Traitor Trump bragged over the weekend, “Our economy is better than it has been in many decades.” I wish that were true. But it’s not.
But the president is stubbornly convinced that everyone will believe in his awesomeness if only he can (a) trick the nation into thinking that we’re in the midst of an incredible economic boom; and (b) demand credit for it. To that end, Trump is lying like always.
Take the president’s remarks Friday at the World Economic Forum in Davos, Switzerland.
“After years of stagnation, the United States is once again experiencing strong economic growth…. Since my election, we’ve created 2.4 million jobs, and that number is going up very, very substantially. “
Both of these claims are false. Economic growth in 2017 wasn’t bad at 2.3%, but GDP growth was even better in 2010, 2014, and 2015. What’s more, while Trump apparently hopes everyone has forgotten about his campaign vows, GDP growth wasn’t merely slower than it was for much of Barack Obama’s second term, it’s also far short of Trump’s misguided promises.
As for job numbers, Trump wants credit for the jobs that were created in the months before he took office – the simple fact is that job growth fell to a six-year low in 2017. So far, the White House hasn’t even tried to explain this damning development.
At Davos, the president also mentioned the stock market and stock prices six times, failing to point out that Wall Street growth was actually stronger under Obama.
In the same speech, Trump also said, “The world’s largest company, Apple, announced plans to bring $245 billion in overseas profits home to America. Their total investment into the United States economy will be more than $350 billion over the next five years.”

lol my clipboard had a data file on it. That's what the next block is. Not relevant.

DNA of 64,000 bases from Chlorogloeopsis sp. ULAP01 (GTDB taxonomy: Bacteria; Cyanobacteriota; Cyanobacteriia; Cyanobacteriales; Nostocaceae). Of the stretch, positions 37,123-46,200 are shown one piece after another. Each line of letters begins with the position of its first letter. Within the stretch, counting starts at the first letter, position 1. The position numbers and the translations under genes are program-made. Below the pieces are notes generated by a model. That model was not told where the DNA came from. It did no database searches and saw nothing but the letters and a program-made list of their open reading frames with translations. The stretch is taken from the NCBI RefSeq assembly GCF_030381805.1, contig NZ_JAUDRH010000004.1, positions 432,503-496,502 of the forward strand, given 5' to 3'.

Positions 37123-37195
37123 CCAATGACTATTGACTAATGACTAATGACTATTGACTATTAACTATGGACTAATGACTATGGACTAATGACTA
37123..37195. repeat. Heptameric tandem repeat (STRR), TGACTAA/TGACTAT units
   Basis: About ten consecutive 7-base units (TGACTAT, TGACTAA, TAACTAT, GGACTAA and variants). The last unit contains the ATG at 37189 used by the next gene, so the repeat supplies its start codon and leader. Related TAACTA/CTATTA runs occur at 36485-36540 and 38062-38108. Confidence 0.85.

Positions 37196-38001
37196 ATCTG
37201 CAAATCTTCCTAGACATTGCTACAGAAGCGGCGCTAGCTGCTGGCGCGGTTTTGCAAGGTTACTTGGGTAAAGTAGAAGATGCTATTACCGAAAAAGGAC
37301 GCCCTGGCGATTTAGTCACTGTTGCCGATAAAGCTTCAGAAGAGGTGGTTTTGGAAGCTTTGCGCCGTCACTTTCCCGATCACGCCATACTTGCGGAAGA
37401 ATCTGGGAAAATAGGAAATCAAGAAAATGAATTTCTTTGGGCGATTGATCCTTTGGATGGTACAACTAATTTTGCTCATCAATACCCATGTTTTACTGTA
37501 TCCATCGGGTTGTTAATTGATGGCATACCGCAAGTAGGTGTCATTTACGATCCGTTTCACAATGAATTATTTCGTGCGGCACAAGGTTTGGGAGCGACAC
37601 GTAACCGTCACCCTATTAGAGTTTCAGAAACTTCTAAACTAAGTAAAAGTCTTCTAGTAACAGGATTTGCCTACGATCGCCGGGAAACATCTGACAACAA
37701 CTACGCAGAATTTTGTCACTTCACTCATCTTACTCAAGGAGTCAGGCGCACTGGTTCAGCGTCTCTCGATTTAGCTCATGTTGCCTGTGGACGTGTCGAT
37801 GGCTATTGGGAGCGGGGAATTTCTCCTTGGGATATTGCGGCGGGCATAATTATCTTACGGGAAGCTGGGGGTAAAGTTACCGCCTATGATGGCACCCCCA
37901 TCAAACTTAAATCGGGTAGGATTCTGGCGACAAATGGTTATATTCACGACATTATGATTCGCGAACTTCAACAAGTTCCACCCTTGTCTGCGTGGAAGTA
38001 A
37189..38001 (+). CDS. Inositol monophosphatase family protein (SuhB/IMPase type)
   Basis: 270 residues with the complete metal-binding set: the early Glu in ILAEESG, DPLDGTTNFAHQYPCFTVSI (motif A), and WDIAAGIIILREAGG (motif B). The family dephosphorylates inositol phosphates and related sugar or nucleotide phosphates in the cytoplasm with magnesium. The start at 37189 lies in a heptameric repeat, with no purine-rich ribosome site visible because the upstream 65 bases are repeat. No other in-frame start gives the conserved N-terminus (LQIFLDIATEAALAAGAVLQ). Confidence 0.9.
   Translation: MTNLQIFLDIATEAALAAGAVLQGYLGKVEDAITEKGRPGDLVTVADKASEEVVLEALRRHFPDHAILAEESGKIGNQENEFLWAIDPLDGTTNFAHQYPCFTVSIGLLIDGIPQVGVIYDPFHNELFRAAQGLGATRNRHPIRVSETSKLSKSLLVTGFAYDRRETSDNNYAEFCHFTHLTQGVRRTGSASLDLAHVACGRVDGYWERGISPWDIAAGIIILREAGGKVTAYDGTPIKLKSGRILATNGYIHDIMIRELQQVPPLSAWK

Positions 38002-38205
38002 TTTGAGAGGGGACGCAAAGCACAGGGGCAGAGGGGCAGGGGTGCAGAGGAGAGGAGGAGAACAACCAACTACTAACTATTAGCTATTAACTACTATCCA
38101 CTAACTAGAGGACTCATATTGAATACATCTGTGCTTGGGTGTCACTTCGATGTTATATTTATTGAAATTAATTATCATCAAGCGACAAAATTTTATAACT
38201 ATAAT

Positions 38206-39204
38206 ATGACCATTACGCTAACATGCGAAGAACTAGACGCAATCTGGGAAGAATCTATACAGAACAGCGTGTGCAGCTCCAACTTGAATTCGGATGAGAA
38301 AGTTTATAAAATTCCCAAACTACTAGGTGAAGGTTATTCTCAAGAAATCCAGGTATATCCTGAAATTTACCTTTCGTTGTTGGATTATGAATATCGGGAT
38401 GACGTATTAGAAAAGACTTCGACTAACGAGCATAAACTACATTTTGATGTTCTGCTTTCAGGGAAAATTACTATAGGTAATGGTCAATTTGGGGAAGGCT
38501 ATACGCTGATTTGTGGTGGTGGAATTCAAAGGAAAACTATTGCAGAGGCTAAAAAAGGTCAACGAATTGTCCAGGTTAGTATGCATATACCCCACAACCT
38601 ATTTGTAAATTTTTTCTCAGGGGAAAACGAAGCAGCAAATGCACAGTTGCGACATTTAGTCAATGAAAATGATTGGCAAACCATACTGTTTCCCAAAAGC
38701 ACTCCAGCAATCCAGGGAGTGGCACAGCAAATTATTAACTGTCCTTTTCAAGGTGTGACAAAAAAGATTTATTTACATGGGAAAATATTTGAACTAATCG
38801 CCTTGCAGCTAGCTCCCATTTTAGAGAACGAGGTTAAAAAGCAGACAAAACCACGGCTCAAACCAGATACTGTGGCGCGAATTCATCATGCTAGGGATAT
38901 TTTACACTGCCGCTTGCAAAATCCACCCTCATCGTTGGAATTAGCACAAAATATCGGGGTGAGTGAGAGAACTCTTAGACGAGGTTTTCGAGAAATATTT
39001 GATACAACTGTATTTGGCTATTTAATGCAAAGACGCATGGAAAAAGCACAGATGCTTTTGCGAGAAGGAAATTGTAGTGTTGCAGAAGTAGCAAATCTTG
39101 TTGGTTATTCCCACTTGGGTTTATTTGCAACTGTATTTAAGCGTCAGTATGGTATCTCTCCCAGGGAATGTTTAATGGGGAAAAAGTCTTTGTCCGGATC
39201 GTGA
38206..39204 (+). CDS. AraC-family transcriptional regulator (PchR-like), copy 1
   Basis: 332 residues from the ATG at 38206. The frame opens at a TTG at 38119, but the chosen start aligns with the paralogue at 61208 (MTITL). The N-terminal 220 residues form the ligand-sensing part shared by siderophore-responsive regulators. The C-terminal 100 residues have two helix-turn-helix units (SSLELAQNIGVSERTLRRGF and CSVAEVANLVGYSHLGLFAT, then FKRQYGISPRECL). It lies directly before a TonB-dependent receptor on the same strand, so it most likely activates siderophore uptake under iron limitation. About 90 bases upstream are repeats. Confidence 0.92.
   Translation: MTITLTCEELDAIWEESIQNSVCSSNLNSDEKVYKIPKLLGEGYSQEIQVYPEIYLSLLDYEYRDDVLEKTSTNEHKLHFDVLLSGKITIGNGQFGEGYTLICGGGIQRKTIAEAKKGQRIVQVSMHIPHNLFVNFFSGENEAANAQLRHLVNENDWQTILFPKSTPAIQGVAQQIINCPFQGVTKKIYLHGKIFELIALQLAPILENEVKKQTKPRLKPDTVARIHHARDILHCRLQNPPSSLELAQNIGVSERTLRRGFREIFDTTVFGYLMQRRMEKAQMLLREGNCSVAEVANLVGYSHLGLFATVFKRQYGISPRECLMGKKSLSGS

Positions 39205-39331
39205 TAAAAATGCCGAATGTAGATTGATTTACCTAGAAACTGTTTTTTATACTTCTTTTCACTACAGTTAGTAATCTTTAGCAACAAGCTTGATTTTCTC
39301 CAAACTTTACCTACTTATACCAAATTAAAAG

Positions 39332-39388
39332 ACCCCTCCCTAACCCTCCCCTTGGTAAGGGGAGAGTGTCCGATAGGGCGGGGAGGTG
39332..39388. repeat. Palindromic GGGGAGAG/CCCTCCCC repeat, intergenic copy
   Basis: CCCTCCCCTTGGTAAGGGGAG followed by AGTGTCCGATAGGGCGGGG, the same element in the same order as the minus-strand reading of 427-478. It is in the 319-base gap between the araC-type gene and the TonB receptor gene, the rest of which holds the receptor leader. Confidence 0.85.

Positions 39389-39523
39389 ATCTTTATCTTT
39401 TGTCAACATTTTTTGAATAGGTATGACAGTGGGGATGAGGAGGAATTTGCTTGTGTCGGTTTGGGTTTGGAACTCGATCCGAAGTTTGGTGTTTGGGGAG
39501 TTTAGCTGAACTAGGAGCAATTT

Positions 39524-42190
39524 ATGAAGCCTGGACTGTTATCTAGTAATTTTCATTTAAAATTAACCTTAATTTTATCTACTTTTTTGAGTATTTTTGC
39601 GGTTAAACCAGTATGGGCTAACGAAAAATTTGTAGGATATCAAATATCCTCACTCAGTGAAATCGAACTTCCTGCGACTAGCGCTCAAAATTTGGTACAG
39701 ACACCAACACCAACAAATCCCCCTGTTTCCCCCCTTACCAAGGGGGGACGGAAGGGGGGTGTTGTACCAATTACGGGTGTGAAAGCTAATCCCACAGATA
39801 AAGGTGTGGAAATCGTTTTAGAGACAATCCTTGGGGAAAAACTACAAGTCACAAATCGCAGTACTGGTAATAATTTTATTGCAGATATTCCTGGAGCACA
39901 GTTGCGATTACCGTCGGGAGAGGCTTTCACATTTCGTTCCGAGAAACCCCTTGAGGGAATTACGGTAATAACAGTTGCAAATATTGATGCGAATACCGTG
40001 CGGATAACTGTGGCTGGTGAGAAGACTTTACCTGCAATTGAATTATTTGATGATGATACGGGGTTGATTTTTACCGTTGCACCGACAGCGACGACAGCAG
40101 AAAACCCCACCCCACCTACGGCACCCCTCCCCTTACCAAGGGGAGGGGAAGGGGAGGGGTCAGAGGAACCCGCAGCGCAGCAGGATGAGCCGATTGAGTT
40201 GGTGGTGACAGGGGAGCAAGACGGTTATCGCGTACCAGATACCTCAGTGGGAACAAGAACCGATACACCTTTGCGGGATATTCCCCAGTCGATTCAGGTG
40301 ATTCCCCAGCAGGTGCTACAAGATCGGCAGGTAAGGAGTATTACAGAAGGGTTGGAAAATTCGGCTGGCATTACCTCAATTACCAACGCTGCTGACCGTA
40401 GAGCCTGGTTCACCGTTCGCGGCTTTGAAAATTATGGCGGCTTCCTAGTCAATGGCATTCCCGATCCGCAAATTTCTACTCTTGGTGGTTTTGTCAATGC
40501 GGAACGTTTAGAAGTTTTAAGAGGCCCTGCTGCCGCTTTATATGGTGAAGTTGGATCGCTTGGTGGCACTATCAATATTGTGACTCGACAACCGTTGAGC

Lies! As Vox explained, “What Apple actually promised was to make $30 billion in domestic capital investments, most of which will be data centers, offices, and Apple Store real estate upgrades rather than actual manufacturing facilities. The $350 billion measure is a rough five-year estimate of Apple’s total ‘contribution’ to the American economy. If you’re playing Infinite Golf on your iPhone and make an in-app purchase, that contributes to GDP. Since the contribution is routed through Apple, your spending becomes part of the Apple contribution to the American economy. It’s a semi-fake measure that’s basically a long-winded way of saying that Apple is a very big company.”
My thesis isn’t that the economy is awful. It’s clearly not. I’m also not saying that Trump has somehow ruined the economy. He hasn’t, but he’s still ugly.
Trump, with no positive accomplishments is searching desperately for proof of his success, which has caused him to lie that the economy “is better than it has been in many decades.” It’s a lie that props up his entire presidency: we should forget about the scandals, the corruption, the incompetence, the idiocy, the mismanagement, the lies, the racism, and the assaults on our institutions and political norms, so the argument goes, because Trump is supposedly leading the nation to broad prosperity.
But that’s not what’s actually happening. Trump has no real accomplishments but creates a lot of real problems. No wonder he has to talk himself up so much to manipulate his gullible base.